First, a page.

Members were expected to consider several additional amendments on issues such as the cannabis industry’s access to stock exchanges and a broad fairness-focused marijuana reform and more. However, senators did not formally offer these proposals.

Warnock gave a speech in which he expressed his concerns about the bill as drafted, claiming that it “will make life safer for corporate and financial institution bankers, some of whom have been profiting illegally from the cannabis industry for years.”

“I am not against relaxing or lifting federal restrictions on cannabis. And I would support any provisions and reforms in this legislation if combined with broader cannabis reforms that substantively addressed the issue of restorative justice. he said. “This bill does not do that.”

Sen. Elizabeth Warren (D-MA) said she agreed with Warnock’s comments, although she said she supports the underlying bill because it represents the “common sense policy” and “a good step in the right direction to make federal cannabis legislation a little less out” touch with the reality on the ground in states across the country.”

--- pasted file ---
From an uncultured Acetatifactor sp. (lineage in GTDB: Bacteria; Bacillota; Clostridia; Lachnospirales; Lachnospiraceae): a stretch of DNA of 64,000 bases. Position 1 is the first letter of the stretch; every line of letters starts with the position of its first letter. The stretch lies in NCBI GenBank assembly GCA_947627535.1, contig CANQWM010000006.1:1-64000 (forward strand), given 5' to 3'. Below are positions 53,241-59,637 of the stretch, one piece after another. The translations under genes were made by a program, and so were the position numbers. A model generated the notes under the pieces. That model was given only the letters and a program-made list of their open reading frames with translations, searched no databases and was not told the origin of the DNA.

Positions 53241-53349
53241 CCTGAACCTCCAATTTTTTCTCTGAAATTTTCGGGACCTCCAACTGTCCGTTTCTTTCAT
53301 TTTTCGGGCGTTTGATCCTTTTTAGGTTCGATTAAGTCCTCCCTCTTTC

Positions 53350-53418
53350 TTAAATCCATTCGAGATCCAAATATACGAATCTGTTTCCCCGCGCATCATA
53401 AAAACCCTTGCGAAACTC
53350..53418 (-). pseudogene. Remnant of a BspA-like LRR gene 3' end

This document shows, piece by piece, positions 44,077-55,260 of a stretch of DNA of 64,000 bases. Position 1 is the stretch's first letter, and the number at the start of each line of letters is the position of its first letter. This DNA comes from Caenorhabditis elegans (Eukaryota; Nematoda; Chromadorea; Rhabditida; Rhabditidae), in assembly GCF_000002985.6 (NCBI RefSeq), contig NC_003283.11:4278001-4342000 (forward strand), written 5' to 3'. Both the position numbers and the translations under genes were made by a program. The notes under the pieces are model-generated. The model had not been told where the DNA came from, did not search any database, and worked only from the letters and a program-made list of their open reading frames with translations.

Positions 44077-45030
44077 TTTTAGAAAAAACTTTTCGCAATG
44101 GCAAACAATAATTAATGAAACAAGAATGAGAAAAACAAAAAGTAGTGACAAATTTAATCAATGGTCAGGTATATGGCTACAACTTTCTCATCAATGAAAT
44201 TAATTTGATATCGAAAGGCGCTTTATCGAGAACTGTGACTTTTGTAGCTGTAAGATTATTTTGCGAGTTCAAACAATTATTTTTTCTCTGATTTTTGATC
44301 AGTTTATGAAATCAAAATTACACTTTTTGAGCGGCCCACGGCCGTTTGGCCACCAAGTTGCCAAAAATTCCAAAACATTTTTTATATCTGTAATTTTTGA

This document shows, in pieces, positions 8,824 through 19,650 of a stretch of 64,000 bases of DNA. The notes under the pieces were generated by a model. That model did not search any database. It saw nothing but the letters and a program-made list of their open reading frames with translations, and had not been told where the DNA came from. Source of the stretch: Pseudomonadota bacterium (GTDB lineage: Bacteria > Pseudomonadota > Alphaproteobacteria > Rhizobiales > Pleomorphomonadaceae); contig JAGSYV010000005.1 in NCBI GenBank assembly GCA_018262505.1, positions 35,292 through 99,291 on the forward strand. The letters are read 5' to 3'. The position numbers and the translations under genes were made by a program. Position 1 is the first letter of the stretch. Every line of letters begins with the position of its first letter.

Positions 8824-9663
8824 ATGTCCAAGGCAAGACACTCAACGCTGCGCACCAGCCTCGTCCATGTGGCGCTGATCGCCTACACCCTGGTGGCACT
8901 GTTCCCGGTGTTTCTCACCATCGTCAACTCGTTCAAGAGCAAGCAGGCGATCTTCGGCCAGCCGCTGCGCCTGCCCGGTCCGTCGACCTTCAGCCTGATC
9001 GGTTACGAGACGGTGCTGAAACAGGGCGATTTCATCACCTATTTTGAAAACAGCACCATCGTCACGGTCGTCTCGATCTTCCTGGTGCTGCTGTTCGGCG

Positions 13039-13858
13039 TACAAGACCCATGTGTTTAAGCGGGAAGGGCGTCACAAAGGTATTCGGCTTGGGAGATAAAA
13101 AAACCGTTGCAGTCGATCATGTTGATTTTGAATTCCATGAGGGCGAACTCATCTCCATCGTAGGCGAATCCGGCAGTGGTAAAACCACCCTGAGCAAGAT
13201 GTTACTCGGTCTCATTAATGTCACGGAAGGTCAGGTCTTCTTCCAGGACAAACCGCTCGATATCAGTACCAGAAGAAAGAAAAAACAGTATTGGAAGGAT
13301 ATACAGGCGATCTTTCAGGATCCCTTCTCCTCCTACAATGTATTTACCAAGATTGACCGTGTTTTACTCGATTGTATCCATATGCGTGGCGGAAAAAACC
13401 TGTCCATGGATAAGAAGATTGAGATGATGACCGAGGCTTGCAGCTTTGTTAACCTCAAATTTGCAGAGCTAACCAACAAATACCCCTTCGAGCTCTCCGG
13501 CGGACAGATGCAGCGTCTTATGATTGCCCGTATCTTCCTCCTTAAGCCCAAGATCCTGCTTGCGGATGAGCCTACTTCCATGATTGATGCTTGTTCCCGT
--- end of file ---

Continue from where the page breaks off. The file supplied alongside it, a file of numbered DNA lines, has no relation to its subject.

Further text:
“Ultimately, we need to remove marijuana from the Controlled Substances Act altogether,” she said. “It makes no sense for marijuana to remain a Schedule I drug while the state legal marijuana industry flourishes. The communities that have shouldered the burden of marijuana criminalization for decades should not be left behind.”

The road to Wednesday’s vote has been a bumpy one. While the Parliament has passed previous versions of the legislation several times, this marks the first time the Senate has taken the lead – and bipartisan negotiations have proven strenuous.

The leadership aimed to move the bill through committee in July, but disagreement over provisions related to broad banking rules pushed down that timeline. Then, during the August recess, lawmakers drafted a revised version, with a slightly updated title and new language that received some praise from both sides of the aisle.

But the amended SAFER Banking Act finally released last week is unlikely to be in its final form. In addition to amendments adopted during Wednesday’s markup, there are also plans to change the word. Senate Majority Leader Chuck Schumer (D-NY) wants to use that opportunity to incorporate legislation to incentivize cannabis restrictions at the state level, as well as protect gun rights for marijuana consumers.

Senate Banking Committee Chairman Sherrod Brown (D-OH) predicted last week that the SAFER Banking Act will pass “decisively” out of his panel. In light of reports of increased tensions over certain provisions, it remains to be seen.

In a statement last week, Daines, the lead GOP sponsor, hailed provisions in the legislation that he said would protect firearms and energy companies in Montana “from the left’s waking agenda.” His office has also said the senator is open to attaching the takings provisions proposed by Schumer.